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In most of the books on QFT, the author talks about various methods of regularization but in the end chooses the dimensional regularization and MS-bar scheme when discussing the final renormalization, I have not seen any review, books or lecture notes where the author actually takes momentum cut-off as regularization and proceeds towards renormalizing the theory. I totally understand and appreciate the elegance and usefulness of dimensional method, but in certain situations we may need to take hard momentum cut-off ($ \Lambda $) route and do the renormalization, but in doing that we face the problem of exactly how to handle the polynomial divergence ($ \Lambda^n $ kind, if any ) and the logarythmic one !

Suppose I have a one-loop calculation of an amplitude:

\begin{align} A = A_{finite} + a_n (\frac{\Lambda}{m})^n + b \log\frac{\Lambda^2}{m^2} \end{align}

Where $ m $ is any mass. How exactly should we proceed to derive various renormalized parameters of our theory. What subtraction schemes exist in this regularization ?

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The prescription is actually more or less the same as if one uses dimensional regularization, based on the observation that the power divergences can be absorbed by counterterms at all scales is made. In the example you give, $a_n$ is a polynomial of external momenta, such as $p^2$ where $p$ is an external momentum, then just adding a counterterm $p^2\frac{\Lambda}{m}$ is capable of absorbing this divergence at all scales.

Now let me show a general statement: UV divergences from loop integrals will always be proportional to some polynomials of the external momenta. The proof can be found in Weinberg. To demonstrate it, let us see the following concrete example:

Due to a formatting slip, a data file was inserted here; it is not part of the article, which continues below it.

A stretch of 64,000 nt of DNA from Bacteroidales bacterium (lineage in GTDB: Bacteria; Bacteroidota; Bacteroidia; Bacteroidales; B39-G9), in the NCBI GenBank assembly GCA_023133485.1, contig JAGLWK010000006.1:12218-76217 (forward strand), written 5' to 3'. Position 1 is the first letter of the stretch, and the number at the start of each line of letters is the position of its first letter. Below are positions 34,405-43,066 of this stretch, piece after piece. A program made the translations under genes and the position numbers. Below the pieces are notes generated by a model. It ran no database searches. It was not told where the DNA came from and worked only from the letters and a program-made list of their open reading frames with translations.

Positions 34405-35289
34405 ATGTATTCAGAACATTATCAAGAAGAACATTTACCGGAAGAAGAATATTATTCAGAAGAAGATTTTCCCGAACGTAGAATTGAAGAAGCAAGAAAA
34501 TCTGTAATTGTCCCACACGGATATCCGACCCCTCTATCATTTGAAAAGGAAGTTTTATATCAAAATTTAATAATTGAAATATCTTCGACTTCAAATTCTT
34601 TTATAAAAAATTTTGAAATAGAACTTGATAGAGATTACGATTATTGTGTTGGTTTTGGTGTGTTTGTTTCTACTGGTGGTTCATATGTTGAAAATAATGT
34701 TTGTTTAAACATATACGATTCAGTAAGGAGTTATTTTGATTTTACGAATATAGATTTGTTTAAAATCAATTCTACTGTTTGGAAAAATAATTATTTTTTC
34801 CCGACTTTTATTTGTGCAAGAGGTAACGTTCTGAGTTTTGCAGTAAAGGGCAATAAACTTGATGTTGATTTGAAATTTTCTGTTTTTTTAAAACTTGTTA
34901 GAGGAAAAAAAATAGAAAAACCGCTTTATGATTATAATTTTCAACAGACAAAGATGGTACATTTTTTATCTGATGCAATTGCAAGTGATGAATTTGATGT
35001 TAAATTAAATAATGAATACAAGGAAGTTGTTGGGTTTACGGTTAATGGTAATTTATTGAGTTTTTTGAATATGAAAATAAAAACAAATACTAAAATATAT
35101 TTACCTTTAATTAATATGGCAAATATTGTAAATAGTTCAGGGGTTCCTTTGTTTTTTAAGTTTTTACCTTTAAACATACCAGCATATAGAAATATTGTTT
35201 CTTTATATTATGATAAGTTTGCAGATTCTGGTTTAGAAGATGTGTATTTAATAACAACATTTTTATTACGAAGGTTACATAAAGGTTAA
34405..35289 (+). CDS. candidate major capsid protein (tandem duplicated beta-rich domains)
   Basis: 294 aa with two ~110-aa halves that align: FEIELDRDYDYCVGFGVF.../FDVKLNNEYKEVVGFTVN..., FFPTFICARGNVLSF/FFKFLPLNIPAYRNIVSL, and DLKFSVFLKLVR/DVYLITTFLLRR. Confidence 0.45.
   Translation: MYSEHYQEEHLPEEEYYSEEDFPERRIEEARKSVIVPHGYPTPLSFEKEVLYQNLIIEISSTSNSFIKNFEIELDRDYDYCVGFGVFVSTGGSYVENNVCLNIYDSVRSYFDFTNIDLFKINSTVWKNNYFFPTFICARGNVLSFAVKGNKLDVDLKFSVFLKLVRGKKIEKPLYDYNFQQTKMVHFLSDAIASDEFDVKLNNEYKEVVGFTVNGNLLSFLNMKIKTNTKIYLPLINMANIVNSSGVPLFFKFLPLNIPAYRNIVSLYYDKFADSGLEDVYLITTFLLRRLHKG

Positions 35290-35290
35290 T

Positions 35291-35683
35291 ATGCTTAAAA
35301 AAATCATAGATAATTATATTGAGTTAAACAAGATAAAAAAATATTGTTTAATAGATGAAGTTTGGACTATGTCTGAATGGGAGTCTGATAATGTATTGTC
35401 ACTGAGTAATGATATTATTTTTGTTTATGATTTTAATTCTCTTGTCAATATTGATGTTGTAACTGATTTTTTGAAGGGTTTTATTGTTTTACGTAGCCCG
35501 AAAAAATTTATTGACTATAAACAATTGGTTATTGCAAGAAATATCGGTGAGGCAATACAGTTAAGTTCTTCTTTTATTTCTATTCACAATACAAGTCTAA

\begin{equation} I(p)=\int_0^\infty\frac{k^mdk}{(k+p)^n} \end{equation} For this integral to have power divergences, we require that $m>n$. If we differentiate $I(p)$ $m+2-n$ times with respect to $p$, we get \begin{equation} \frac{d^{m+2-n}I(p)}{dp^{m+2-n}}\propto\int_0^\infty\frac{k^mdk}{(k+p)^{m+2}} \end{equation} which is UV finite, and by dimensional analysis, it must be proportional to $\frac{1}{p}$. Now if we integrate the above equation over $p$ for $m-n+2$ times, we get \begin{equation} I(p)=\sum_{a=0}^{m-n+1}c_ap^a\Lambda^{m-n-1-a}+d\cdot p^{m-n-1}\ln\frac{\Lambda}{p} \end{equation} where $c_a$, $d$ and $\Lambda$ are constants. As we can see in this example, the divergences are always multiplied by polynomials of the external momentum.

The general lesson to take from this example is that, after taking enough derivatives of the external momenta, the loop integrals will be finite and a Laurent polynomial of external momenta, and when we integrate over the external momenta to get the original integrals, we find the divergences are always proportional to some polynomials of external momenta.

Having this in mind, we can always choose local counterterms to cancel power divergences at all scales thus we do not need to worry about them. But logarithmic divergences can only be cancelled at a particular scale. It is this fact that gives the running of the parameters or amplitudes.

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